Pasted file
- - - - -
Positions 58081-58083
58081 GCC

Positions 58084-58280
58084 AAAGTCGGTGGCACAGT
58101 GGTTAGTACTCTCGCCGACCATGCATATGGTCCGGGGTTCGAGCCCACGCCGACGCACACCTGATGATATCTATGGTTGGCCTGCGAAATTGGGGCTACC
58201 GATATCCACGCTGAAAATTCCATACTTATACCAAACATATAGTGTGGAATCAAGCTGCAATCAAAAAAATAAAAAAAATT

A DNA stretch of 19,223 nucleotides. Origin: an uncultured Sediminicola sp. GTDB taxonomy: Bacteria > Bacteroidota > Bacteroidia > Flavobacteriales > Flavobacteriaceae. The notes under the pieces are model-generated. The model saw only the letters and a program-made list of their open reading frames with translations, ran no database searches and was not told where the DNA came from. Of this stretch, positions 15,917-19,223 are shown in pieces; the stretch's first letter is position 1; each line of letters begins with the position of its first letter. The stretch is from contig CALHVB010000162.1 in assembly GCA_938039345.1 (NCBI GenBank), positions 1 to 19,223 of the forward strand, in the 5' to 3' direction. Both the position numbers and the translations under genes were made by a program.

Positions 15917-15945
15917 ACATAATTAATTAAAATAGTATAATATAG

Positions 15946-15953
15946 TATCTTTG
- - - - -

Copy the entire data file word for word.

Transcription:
Positions 58081-58083
58081 GCC

Positions 58084-58280
58084 AAAGTCGGTGGCACAGT
58101 GGTTAGTACTCTCGCCGACCATGCATATGGTCCGGGGTTCGAGCCCACGCCGACGCACACCTGATGATATCTATGGTTGGCCTGCGAAATTGGGGCTACC
58201 GATATCCACGCTGAAAATTCCATACTTATACCAAACATATAGTGTGGAATCAAGCTGCAATCAAAAAAATAAAAAAAATT

A DNA stretch of 19,223 nucleotides. Origin: an uncultured Sediminicola sp. GTDB taxonomy: Bacteria > Bacteroidota > Bacteroidia > Flavobacteriales > Flavobacteriaceae. The notes under the pieces are model-generated. The model saw only the letters and a program-made list of their open reading frames with translations, ran no database searches and was not told where the DNA came from. Of this stretch, positions 15,917-19,223 are shown in pieces; the stretch's first letter is position 1; each line of letters begins with the position of its first letter. The stretch is from contig CALHVB010000162.1 in assembly GCA_938039345.1 (NCBI GenBank), positions 1 to 19,223 of the forward strand, in the 5' to 3' direction. Both the position numbers and the translations under genes were made by a program.

Positions 15917-15945
15917 ACATAATTAATTAAAATAGTATAATATAG

Positions 15946-15953
15946 TATCTTTG